One such wrinkle involves a scenario where an insured initially conveys an interest in the property but subsequently reacquires the previously-conveyed interest before the loss occurs. In such a situation, the insurer cannot void the policy. See Home Ins. Co. of New York v. Johnson, 49 Ga. App. 709, 176 S.E. 513 (1934). In Home Ins. Co., the Georgia Court of Appeals found that the policy was not forfeited where the named insured conveyed the insured property by warranty deed to his brother-in-law, who, on the same day and by warranty deed, reconveyed the property to the named insured. The first conveyance was recorded; the conveyance back to the named insured was not. The court found that “where the loss was in nowise affected by [the alienation], [the alienation] did not void the policy.” The Georgia Supreme Court affirmed Home Ins. Co. in Brown, holding that where property is initially conveyed and later reacquired, “the contract of insurance may be only temporarily suspended by the violation of a stipulation in the contract similar to that now before us, and may thereafter be revived, and [] if no loss was caused or can be attributed to the violation of one of these conditions, the company is not relieved from liability.” Georgia Farm Bureau Mut. Ins. Co. v. Brown, 260 Ga. 160, 390 S.E.2d 586 (1990). If, however, the loss occurs “during the existence of the increased risk” (the change in property interest), “then the case would come within the holdings of Aronoff; Curtis; and Aldridge, supra, and the policy would have been voided.” Id. at 162. Thus, after Brown, the policy could not be voided if the “change in interest [did not] persist[] through the time of the loss. Id. at 161.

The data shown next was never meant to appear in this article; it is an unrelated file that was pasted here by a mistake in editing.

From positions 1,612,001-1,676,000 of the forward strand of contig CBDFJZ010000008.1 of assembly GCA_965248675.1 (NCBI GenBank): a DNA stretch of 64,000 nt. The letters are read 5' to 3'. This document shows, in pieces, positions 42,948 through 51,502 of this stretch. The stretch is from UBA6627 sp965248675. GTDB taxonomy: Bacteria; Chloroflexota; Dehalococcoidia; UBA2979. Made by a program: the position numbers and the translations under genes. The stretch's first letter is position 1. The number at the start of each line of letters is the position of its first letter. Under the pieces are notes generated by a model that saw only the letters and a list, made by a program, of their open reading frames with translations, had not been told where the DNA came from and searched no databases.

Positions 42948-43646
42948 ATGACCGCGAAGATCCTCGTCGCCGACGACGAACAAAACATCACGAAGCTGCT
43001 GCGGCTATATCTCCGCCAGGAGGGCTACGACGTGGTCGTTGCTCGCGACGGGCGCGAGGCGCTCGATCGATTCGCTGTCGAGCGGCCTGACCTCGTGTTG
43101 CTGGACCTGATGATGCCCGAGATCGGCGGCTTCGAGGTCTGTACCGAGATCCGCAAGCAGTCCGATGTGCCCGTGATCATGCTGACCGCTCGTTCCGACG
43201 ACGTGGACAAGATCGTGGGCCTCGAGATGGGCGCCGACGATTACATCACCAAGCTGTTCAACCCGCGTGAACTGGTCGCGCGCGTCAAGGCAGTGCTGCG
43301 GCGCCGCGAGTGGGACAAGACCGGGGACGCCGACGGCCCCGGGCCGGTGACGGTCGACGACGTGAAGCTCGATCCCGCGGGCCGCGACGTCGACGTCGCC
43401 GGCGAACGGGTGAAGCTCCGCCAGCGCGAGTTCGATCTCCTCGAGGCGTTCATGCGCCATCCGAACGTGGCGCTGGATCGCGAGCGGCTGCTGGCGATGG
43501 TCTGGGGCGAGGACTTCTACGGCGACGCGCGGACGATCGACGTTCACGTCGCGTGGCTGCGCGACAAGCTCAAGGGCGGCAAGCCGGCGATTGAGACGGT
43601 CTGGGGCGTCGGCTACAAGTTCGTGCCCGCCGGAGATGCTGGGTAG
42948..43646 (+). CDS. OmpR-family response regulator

After Home Ins. Co. and Brown, plaintiff-insureds attempted to convince Georgia courts that a causal connection must exist between the change in interest and the loss for the forfeiture provision to have teeth. Georgia courts rejected such a causal requirement, while, at the same time, upholding the Brown court’s prerequisite that the property be “during the existence of the increased risk” when the loss occurs. In Schroeder, a case involving a separate condition of a commercial policy, the Georgia Court of Appeals held “[t]here is no requirement that a causal connection between the increased risk, in this case the operation of a commercial enterprise, and the loss itself be shown.” Schroeder v. Georgia Farm Bureau Mut. Ins. Co., 211 Ga. App. 302, 439 S.E.2d 18 (1993).

For homeowners wishing to self-finance, this coverage dilemma can be avoided by following some general rules of thumb. First, sellers should inform their insurer of any land sale agreement and inquire about how the sale will affect the underwriting of an insurance policy. To best preserve its interest, a seller-insured should request a written acknowledgement of the transfer in interest. Secondly, sellers should require buyers to obtain a separate homeowners’ insurance policy specifically identifying the seller as a loss payee. Keeping clear records at the time of the sale can greatly benefit a seller-insured should the property suffer a loss.

On the other side of the coin, insurers looking to void coverage on the grounds that an insured changed its interest in the policy should consult its underwriting department to determine if the insurer ever received notice of the change. If underwriting confirms that no such notice has been received, the insurer should then ask underwriting if knowledge of such a change would have a material affect on the terms of the policy. At this stage, the insurer must determine if it would have altered the terms of the policy, had underwriting been notified of the insured’s change in interest. Here, materiality is key. If the underwriting department contends that the change in interest would have had no effect on the writing of the policy, an insurer should pursue this coverage defense no further. On the other hand, if an underwriting can show that the ownership shift would have affected the drafting of the policy or premiums associated with the same, the “change in interest” clause may provide a valid coverage defense.